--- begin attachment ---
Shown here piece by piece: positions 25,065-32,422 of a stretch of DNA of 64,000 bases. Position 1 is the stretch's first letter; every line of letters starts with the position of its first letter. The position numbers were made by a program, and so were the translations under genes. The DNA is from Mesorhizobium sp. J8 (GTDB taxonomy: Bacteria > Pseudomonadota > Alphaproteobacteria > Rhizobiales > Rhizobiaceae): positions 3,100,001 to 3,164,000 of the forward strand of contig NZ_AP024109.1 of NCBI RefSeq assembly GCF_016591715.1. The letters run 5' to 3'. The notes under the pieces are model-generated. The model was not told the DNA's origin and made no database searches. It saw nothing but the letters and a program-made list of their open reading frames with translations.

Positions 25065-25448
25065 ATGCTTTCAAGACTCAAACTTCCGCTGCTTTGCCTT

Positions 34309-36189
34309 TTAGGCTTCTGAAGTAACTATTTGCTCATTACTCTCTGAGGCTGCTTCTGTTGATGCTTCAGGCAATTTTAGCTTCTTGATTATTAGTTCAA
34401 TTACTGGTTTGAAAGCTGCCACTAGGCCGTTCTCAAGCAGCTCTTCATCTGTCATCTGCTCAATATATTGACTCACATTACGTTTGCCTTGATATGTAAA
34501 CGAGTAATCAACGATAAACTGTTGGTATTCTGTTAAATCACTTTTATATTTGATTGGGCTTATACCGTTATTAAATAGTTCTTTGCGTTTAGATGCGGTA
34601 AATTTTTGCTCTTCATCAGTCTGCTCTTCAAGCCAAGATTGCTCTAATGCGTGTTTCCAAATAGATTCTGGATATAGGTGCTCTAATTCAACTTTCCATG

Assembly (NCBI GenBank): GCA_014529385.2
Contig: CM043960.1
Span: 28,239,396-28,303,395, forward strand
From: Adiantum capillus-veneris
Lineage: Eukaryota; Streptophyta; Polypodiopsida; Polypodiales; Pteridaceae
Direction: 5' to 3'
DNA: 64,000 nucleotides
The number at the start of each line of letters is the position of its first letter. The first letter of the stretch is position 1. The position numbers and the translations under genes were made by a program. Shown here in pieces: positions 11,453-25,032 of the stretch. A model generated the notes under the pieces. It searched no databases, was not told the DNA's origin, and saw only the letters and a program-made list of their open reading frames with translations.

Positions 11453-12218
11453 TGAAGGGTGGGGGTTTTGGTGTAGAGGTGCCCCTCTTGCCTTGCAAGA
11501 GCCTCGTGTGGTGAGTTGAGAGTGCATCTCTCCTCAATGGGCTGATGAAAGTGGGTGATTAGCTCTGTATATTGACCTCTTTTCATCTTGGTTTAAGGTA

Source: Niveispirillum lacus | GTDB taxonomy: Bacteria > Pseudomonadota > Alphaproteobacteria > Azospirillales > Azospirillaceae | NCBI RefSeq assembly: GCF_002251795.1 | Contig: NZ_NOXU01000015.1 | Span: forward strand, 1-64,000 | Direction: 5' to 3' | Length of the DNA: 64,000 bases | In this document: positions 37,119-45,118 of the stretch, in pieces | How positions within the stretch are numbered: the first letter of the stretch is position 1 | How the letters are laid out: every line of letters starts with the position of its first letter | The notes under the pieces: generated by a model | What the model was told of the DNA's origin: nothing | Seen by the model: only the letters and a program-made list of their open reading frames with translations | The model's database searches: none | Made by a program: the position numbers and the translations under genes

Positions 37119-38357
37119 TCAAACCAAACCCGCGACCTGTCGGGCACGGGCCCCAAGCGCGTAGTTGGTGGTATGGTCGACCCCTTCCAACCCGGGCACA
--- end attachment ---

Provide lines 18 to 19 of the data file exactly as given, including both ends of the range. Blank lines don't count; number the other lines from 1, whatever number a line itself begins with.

11453 TGAAGGGTGGGGGTTTTGGTGTAGAGGTGCCCCTCTTGCCTTGCAAGA
11501 GCCTCGTGTGGTGAGTTGAGAGTGCATCTCTCCTCAATGGGCTGATGAAAGTGGGTGATTAGCTCTGTATATTGACCTCTTTTCATCTTGGTTTAAGGTA